At a recent back to school night for my middle school daughter, one of her teachers explained that it is time for our kids to take responsibility for their grades, and each student needed to be personally accountable. He told the classroom of parents that several kids received a zero on an assignment for not completing it on time, but it was a minimal portion of their grade. “The point is for them to understand from the get-go that deadlines are important, and there will be consequences.”
Several parents, including me, subtly checked phones to see if our kids received an F on their first assignment, and there was a lot of grimacing throughout the room. At the end of the session, I remained at my table to fill out some paperwork, and couldn’t help but overhear a conversation another parent was having with the teacher.
“You see, we were out-of-town this weekend, and I think there must have been a misunderstanding. My son always does his work. I’m sure he has it completed now, so he can get partial credit, right?” she said.
I watched as the teacher shook his head no, and I sheepishly handed in my form and left the room. I was a little shocked that after the accountability speech he just gave that anyone would dare try to get a grade changed. I realized at that moment that I’d just witnessed a lawnmower parent.
Lawnmower parents are to older kids what helicopter parents are to the younger set. Helicopter parents hover over their children and swoop in at the first sign of trouble. Lawnmower parents try to “mow down” any obstacle in their kids’ way that may cause disappointment or adversity, essentially creating a generation of kids who are not resilient and incapable of handling problems on their own.
I get it. I had to sit on my car keys at the end of last year when I saw my daughter’s history report, which she worked on the entire weekend, sitting on my kitchen counter. When she texted me right before school started begging for me to bring it to her, I didn’t respond until I knew her phone was tucked away in her locker for the day.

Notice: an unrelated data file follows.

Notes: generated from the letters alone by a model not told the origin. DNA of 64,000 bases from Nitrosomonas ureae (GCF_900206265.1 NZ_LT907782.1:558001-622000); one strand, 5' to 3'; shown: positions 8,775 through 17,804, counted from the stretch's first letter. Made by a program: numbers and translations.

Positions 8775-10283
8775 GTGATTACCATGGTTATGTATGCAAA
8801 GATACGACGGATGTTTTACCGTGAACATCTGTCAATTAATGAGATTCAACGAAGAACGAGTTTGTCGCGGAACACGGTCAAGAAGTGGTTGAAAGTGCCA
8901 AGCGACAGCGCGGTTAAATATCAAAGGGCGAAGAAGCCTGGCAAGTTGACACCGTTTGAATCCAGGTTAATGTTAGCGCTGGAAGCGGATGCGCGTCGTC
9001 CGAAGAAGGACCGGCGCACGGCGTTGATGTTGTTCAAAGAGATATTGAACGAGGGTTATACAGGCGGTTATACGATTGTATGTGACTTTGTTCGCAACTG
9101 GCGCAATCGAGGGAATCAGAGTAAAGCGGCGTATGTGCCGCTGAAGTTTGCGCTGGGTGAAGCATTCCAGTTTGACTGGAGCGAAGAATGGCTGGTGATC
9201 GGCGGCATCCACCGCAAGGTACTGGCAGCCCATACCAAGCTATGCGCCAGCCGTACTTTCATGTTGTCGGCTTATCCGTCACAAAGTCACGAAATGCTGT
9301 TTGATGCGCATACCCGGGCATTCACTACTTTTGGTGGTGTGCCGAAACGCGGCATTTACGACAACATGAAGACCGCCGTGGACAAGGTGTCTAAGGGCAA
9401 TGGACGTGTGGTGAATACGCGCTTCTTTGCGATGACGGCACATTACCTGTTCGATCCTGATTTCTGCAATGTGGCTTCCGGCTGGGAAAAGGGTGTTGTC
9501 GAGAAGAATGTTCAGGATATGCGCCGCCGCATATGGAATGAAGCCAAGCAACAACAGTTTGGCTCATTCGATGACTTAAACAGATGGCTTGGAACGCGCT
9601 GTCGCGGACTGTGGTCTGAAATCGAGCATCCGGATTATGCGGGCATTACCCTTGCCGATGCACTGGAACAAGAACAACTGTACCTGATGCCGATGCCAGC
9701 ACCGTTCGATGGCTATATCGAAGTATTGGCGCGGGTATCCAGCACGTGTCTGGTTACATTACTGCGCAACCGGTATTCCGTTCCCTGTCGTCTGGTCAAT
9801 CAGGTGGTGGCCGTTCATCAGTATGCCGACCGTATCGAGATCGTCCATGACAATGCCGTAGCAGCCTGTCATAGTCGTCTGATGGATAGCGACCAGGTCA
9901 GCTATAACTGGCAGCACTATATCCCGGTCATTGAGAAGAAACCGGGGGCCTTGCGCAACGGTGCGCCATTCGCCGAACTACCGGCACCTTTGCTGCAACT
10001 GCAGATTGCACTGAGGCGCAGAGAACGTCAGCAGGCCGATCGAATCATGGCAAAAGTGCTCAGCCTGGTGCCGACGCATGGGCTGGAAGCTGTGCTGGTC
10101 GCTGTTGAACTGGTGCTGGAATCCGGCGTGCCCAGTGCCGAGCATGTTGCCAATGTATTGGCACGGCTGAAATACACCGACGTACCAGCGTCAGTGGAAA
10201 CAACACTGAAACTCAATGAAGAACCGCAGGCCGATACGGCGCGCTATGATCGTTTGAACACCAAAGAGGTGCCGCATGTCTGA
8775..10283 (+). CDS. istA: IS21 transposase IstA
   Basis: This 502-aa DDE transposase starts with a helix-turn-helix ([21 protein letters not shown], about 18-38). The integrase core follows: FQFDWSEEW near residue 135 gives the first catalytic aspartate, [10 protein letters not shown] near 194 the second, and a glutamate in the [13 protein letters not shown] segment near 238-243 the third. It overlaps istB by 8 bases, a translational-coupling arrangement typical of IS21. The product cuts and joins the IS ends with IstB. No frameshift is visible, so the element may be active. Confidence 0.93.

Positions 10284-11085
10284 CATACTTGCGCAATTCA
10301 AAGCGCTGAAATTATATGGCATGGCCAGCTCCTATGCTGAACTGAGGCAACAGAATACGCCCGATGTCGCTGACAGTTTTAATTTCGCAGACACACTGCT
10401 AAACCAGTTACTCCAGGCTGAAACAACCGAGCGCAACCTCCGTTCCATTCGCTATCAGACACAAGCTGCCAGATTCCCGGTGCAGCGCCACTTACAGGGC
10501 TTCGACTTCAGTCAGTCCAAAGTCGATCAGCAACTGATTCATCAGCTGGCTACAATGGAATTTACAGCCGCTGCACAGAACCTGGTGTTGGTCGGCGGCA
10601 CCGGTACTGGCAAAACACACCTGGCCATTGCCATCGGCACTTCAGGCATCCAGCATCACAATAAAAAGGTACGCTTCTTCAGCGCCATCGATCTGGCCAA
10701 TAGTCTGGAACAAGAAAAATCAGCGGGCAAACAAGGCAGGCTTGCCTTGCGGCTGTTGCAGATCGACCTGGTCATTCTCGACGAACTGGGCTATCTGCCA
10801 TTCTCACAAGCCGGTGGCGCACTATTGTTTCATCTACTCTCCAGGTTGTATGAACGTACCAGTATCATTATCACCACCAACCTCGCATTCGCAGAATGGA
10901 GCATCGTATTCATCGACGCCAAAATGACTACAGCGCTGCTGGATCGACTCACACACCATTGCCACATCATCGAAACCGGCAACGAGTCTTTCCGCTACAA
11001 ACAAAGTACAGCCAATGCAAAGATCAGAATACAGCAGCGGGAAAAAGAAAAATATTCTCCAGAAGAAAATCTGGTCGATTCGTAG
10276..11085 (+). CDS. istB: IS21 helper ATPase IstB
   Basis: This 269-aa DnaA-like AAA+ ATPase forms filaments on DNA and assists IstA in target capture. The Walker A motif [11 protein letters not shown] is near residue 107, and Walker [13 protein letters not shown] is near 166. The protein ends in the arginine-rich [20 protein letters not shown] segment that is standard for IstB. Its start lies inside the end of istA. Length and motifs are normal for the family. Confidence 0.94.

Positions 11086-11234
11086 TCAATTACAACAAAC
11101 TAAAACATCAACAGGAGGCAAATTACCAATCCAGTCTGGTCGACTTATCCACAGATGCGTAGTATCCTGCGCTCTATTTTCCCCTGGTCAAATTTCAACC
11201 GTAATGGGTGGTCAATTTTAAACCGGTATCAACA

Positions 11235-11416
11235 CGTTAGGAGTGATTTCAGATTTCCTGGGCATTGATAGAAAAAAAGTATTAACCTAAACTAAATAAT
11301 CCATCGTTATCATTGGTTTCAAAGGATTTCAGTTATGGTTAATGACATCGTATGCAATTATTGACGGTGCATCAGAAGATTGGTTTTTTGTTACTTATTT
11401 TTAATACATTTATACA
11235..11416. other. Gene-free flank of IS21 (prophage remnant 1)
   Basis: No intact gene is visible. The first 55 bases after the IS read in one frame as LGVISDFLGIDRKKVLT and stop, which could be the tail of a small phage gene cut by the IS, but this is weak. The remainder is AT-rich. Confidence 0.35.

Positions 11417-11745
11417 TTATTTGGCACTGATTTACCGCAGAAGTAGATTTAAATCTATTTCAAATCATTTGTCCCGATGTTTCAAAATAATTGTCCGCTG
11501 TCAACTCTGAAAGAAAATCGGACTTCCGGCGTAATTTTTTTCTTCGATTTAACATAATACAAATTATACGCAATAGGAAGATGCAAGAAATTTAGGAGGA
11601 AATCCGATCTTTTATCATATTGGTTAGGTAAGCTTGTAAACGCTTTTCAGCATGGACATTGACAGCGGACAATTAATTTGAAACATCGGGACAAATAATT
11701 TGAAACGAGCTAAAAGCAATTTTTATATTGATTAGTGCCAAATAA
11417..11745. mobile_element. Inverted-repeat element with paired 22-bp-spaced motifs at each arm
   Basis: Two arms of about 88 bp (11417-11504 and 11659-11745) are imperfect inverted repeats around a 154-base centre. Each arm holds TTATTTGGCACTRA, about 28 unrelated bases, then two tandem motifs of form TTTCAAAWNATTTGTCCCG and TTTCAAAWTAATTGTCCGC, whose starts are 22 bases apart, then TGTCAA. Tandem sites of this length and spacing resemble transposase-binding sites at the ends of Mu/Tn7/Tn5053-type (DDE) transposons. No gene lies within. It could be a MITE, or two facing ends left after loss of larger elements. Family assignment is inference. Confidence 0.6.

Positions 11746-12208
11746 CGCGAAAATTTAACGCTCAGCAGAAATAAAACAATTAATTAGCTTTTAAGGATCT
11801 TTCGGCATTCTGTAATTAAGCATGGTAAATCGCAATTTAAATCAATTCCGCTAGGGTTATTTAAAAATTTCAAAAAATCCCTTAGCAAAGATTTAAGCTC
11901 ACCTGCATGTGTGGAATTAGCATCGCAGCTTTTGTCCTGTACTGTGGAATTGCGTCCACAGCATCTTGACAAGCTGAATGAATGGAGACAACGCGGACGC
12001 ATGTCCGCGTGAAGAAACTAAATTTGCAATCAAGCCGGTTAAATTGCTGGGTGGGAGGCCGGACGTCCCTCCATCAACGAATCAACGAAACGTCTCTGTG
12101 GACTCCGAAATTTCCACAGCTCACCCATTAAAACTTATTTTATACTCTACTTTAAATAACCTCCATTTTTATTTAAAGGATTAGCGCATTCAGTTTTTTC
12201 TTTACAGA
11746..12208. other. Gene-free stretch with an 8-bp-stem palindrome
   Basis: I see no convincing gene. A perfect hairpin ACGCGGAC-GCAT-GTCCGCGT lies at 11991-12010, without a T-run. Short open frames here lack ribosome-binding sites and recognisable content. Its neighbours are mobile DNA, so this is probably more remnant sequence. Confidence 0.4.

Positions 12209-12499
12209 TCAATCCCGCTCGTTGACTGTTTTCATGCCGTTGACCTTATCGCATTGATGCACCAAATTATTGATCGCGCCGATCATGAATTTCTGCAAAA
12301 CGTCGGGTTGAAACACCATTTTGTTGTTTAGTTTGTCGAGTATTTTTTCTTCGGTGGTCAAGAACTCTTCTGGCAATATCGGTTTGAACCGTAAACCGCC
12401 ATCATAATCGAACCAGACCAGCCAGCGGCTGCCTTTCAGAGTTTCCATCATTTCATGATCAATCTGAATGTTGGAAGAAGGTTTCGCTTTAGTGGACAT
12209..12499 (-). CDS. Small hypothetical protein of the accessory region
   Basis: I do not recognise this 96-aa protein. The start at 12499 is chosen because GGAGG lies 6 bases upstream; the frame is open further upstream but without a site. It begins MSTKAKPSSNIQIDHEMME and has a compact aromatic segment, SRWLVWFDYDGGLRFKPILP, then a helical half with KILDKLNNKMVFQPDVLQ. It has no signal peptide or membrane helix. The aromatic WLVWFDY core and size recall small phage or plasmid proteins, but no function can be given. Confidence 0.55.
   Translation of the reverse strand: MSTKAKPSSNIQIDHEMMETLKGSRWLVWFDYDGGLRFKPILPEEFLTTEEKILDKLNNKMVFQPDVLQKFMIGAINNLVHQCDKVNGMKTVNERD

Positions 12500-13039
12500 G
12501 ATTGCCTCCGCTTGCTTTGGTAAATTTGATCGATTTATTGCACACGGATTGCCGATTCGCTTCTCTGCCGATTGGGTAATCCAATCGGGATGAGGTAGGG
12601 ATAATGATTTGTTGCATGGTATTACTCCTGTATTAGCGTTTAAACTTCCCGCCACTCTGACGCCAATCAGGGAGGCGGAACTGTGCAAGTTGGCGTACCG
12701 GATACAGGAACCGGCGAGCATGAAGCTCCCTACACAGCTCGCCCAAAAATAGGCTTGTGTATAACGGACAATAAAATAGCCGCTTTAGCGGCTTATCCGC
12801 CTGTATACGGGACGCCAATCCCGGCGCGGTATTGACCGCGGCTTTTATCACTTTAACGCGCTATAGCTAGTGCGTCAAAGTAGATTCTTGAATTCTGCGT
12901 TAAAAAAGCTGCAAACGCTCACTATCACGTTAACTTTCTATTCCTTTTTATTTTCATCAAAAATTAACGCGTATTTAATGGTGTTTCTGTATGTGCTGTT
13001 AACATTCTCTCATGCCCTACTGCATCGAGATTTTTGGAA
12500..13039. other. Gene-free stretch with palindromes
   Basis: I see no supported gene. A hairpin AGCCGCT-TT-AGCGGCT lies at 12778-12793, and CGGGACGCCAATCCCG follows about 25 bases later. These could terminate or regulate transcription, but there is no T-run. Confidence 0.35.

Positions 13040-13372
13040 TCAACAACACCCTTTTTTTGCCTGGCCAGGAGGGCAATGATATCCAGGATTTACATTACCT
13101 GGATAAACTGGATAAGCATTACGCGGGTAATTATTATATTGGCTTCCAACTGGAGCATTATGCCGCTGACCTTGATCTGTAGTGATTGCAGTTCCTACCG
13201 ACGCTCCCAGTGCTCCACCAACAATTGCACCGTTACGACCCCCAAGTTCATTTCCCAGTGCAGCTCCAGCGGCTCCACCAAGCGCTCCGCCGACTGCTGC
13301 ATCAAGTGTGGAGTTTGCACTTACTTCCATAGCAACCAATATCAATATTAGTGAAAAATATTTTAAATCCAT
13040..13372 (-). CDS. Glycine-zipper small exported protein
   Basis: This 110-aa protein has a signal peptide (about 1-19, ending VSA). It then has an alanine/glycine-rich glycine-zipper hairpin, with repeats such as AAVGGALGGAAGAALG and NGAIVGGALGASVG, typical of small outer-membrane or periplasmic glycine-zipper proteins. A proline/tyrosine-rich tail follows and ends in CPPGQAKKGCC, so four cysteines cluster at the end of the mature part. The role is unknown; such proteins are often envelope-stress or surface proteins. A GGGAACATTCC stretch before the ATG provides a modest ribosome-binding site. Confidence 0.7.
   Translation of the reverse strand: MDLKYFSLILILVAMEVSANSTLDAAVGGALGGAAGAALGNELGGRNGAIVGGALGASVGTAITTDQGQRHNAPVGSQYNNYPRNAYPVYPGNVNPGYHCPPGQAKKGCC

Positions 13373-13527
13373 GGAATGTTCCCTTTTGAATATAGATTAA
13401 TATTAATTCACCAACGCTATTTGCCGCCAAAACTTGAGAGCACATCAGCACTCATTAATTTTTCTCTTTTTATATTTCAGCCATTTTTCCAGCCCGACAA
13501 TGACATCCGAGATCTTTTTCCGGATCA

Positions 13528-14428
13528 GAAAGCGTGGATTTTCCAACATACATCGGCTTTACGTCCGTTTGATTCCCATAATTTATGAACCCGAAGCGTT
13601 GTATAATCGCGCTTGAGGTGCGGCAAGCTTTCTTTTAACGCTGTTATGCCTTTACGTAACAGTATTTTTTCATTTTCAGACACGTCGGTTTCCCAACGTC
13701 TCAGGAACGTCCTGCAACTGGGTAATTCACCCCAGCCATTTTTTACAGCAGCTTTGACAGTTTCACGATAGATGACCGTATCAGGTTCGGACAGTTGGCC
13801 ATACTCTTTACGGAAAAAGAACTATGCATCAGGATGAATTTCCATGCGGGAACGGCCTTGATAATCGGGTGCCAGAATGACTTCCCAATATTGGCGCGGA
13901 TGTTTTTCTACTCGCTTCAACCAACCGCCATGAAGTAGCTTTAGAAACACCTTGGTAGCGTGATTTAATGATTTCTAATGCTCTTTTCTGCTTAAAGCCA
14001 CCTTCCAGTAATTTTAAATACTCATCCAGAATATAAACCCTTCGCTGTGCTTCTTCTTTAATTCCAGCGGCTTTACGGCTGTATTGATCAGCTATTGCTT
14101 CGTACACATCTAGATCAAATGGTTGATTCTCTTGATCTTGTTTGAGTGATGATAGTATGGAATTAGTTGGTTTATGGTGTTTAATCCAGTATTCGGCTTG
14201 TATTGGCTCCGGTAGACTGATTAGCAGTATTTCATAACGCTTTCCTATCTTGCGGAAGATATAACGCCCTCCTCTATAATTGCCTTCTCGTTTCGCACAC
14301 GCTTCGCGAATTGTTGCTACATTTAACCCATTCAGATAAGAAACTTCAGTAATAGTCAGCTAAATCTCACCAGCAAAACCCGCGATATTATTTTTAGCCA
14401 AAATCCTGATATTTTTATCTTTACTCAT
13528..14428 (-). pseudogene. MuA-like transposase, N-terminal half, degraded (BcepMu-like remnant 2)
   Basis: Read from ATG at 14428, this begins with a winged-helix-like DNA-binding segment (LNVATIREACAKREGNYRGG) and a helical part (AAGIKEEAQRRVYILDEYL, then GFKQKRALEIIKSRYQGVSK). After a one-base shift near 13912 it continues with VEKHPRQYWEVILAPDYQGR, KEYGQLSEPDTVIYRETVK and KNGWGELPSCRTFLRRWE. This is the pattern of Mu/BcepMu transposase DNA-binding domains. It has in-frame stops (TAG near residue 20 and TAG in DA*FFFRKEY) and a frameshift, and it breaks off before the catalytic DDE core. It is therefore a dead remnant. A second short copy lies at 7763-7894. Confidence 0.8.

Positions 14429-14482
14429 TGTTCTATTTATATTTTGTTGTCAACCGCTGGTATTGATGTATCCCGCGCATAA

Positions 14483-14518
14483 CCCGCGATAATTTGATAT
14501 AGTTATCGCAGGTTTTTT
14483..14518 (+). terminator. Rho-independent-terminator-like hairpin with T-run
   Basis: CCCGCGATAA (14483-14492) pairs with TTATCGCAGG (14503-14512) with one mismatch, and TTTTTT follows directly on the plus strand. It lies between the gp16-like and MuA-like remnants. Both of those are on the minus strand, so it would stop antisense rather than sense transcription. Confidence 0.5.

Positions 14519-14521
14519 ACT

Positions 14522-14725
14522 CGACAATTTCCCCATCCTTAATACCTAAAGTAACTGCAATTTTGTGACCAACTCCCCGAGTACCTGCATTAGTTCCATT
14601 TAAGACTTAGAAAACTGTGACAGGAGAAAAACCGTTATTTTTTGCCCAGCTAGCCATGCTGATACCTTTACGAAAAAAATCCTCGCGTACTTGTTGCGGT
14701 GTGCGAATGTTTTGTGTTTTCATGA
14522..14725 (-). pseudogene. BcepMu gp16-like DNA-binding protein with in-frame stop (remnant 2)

I knew my daughter sometimes got nervous speaking to her teachers and doesn’t like to admit she made a mistake. She struggles with organization and often waits until the last minute to finish things. Every ounce of my being wanted to take the project to her, email her teacher, fix the situation, but instead I simply replied: “Sorry, I was in the shower! I hope it works out! xoxo”
And then I wallowed in guilt for the remainder of the day.
No parent wants to see his or her children struggle or fail—it’s in our DNA to help our kids. But there is long-term damage that is occurring from this type of parenting.
Because many moms and dads are commandeering their children’s academic careers, students are arriving at high school or sometimes even college without any insight as to how to manage relationships with their teachers, counselors or peers. Since many parents have always bailed their children out when they forget assignments, gym clothes, or even their lunch, many kids have no problem-solving abilities and collapse at the first roadblock. And perhaps worse yet, lawnmower parents are producing kids who can’t make any decisions on their own in a complex, dangerous world.
It is painful to watch your kid struggle or be unhappy, but according to a recent viral Facebook post from WeAreTeachers, by interfering, we’re doing the exact opposite. “In raising children who have experienced minimal struggle, we are not creating a happier generation of kids. We are creating a generation that has no what idea what to do when they actually encounter struggle,” the author writes.
When my daughter returned home from school after not turning in her assignment, I immediately asked her what happened.
“I talked to my teacher at lunch and told him that I left my project at home,” she said. “He told me he was glad I spoke to him before class, and that he believed I finished it and would only deduct five points off. With the extra credit I did last week, it shouldn’t hurt my grade at all, but I’ll never forget again. I was so stressed!”
Huh. How about that.
The good news for those of us who find it hard to step back and let our kids fall? You can take baby steps. Encourage your children to communicate with teachers and coaches on their own, have them coordinate their social calendars, and most importantly, let them make mistakes—and figure out how to solve them.
It’s so hard to remember, but making mistakes is the only way we learn, kids included. You may have to sit on your keys like I did, but the payoff will be a stronger, more resilient and—hopefully—happier child.
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